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Now, had this been late at night I would have poured on the speed so that I was safely past them before they even crossed the yellow line, but since it was only about 8:00p.m. I just gave them the “go ahead” wave as our paths began to intersect.

As I approached they stopped in their tracks and gave me the “go ahead” wave. I started to pass when one of them suddenly punched me in the left eye. I crashed to the curb and struggled to untangle myself from my bike. The two men put up their fists and told me to stay down or get more of the same.
I was in no mood to stay down, so I jumped up, grabbed my bike in my left hand and my messenger bag in my right and backed up a little bit. That’s when a third young man arrived on the scene. The three of them began to threaten me, and threw numerous punches that missed. I wasn’t sure if they wanted to steal my bike, take my money, or just beat me up. Since there was really no way to defend myself from three dudes at the same time I wasn’t taking any chances. I started to yell, “Stay away from me! I don’t want to fight with you!” I knew I had to get away from them, and fast.

Directly across the street from where this was all taking place is a private club for the city’s elite. I thought that if I could get over there and make enough noise that somebody might come to my rescue (or at least call the police). So, with bike and bag in hand, I backed up toward the club. Meanwhile, traffic had come to halt and the blaring car horns were making a terrific amount of noise. At this point I noticed a car parked in front of the club’s entrance with the windows rolled down. There was a man in a security guard uniform in the driver’s seat and I thought, “What luck.” I pleaded with the man to help me (as I was still dodging blows) but his response was just, “Hang tight man.”

Hang tight? I could see I was going to get no help from this joker, so as a small crowd of bystanders gathered, I took out my U-lock. I dropped my bag and let my bike fall behind me. I warned them to leave me alone while someone from the crowd announced they had called the police. A bus pulled up across the street and at this point one of the three men ran towards it as if to escape the impending police while the other two continued to harass me. It turns out this was just a ruse—when the bus pulled away the third man charged me. This was the moment of truth, I knew it was time to go on the offensive or they were going to overpower me before the police arrived.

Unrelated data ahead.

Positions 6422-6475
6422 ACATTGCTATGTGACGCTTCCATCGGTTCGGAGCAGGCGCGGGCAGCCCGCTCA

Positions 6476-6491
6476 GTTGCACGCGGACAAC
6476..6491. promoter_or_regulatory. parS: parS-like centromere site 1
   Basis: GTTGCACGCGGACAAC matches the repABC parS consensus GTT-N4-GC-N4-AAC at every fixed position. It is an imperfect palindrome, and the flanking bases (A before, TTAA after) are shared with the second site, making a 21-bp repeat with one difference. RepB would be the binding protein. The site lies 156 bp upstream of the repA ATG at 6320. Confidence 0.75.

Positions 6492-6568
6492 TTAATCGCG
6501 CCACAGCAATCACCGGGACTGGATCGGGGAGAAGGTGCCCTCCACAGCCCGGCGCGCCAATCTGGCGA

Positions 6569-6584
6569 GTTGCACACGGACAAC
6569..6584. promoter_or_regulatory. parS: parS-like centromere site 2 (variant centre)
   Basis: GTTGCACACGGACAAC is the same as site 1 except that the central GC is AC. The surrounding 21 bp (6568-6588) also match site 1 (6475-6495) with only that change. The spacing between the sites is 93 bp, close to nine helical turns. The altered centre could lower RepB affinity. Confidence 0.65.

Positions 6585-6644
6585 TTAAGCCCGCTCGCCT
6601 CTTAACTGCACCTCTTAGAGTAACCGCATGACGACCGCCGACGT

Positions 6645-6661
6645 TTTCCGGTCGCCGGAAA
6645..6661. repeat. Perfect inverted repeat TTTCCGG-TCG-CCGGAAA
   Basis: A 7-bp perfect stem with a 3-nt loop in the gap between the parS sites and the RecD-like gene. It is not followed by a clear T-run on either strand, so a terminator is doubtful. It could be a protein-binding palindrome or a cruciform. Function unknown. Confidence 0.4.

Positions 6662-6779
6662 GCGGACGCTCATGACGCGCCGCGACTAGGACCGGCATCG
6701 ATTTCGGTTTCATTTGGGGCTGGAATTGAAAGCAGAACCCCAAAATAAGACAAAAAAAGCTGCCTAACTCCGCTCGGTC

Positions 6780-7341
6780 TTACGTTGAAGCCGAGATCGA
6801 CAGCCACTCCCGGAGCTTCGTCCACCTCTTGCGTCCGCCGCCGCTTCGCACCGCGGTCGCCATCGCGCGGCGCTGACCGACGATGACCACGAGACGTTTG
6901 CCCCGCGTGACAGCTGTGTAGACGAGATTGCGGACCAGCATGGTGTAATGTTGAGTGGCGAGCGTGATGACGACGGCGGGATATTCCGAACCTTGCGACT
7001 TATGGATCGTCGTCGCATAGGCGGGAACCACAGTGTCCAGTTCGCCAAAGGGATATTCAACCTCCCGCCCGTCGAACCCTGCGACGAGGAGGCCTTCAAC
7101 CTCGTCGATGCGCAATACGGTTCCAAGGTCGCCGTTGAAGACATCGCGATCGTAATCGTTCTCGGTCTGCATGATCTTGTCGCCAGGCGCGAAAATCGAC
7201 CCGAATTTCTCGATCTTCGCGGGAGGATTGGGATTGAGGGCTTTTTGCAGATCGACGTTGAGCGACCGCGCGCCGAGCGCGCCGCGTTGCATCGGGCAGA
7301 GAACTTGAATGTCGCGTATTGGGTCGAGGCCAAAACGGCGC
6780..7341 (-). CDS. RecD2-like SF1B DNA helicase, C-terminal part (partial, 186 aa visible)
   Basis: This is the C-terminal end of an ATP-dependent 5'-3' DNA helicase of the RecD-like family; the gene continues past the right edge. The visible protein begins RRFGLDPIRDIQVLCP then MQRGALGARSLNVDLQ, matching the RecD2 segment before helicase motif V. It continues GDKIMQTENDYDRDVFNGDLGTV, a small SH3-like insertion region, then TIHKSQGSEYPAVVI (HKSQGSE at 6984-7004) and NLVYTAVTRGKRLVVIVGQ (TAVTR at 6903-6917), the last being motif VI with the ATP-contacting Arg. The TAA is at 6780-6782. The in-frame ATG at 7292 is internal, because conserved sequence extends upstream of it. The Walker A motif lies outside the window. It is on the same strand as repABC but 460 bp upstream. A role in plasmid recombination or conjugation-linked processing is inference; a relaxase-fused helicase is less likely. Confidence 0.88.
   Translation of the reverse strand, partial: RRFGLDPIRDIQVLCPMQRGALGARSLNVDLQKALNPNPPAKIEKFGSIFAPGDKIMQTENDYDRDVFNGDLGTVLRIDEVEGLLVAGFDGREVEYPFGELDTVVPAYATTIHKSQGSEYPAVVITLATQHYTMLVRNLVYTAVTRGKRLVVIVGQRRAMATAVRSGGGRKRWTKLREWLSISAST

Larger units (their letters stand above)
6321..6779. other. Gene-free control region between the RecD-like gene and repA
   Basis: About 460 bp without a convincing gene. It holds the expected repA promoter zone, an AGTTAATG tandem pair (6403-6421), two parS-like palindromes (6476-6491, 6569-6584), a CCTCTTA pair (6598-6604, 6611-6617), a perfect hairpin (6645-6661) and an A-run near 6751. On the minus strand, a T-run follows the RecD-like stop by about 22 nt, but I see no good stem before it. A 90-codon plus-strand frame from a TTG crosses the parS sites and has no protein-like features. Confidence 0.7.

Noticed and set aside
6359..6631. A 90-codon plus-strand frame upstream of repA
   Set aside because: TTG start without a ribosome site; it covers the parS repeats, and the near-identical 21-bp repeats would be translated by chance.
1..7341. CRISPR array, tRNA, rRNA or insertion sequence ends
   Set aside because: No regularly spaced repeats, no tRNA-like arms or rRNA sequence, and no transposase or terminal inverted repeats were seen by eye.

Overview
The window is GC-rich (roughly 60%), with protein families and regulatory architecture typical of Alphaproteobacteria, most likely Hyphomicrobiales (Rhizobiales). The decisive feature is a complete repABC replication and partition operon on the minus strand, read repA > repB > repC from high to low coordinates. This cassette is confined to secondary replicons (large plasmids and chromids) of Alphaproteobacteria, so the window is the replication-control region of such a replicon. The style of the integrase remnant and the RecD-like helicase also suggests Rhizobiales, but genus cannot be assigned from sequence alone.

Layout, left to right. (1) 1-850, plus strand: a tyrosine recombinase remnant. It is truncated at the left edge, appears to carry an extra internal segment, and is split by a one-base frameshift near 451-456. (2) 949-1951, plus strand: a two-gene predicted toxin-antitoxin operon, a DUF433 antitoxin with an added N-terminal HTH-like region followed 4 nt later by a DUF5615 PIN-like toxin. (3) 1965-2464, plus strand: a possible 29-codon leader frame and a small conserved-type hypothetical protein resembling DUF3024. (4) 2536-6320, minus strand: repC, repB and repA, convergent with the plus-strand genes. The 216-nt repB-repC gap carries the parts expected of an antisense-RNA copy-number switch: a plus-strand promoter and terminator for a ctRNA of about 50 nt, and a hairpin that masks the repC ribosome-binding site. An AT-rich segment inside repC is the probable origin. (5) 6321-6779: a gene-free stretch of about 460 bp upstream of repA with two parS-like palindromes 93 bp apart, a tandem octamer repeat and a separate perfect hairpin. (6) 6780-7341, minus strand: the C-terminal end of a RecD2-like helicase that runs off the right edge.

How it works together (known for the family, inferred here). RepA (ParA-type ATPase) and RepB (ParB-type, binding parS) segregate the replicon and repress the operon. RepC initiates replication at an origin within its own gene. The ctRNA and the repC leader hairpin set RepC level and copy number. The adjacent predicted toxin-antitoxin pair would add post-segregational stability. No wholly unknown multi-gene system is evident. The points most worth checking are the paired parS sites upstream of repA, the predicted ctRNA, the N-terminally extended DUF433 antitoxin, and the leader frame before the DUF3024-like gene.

As the attacker got within my arm’s reach I swung the U-lock as hard as I could. It slammed into the side of his head and left him unconscious in a pool of blood.
Immediately the security guard jumped from the car and one of the two remaining men ran away. Instead of coming to my aid, the security guard snatched my lock and told me, ”You didn’t have to hit him like that.” I told him that I was afraid for my life while the third attacker continued to verbally harass me. I thought, “I need to get out of here,” so I made an attempt to get on my bike and take off. The security guard stopped me and said that I was going to jail.
The whole incident took less than fifteen minutes, and finally the police arrived. Although I was afraid that I might be arrested, I calmly waited for them to check on the unconscious man before hearing my side of the story. As I explained what happened, the third attacker repeatedly interrupted. After the police warned him three or four times he was arrested. Apparently he had the right to remain silent but not the ability to do so.

After hearing my side of the story and interviewing several witnesses, including the security guard who was definitely not on my side, the police told me I had every right to defend myself. They asked me if I wanted to press charges, but I declined, so they told me I was free to go.

Two blocks later I realized that the crash had broken several spokes in my rear wheel, so I called my lovely wife to come and pick me up in her car. On the drive home I wished all sorts of ill will upon the bastards who bruised my face and damaged my bike. It wasn’t until later that I realized a new wheel, a little bruise, and some torn clothes is a small price to pay. The incident could have turned out a lot worse had I not kept my wits about me.

Suffice it to say, I never wanted to hurt anyone. I certainly don’t go looking for trouble on my bike. I ride to have fun, stay in shape, and experience the world around me. I’m much more likely to buy you a beer at happy hour than smash your skull with a U-lock. But if you’re a bike thief or a mugger and you see a guy with an orange Chrome bag and a grey fixie, find someone else to fuck with.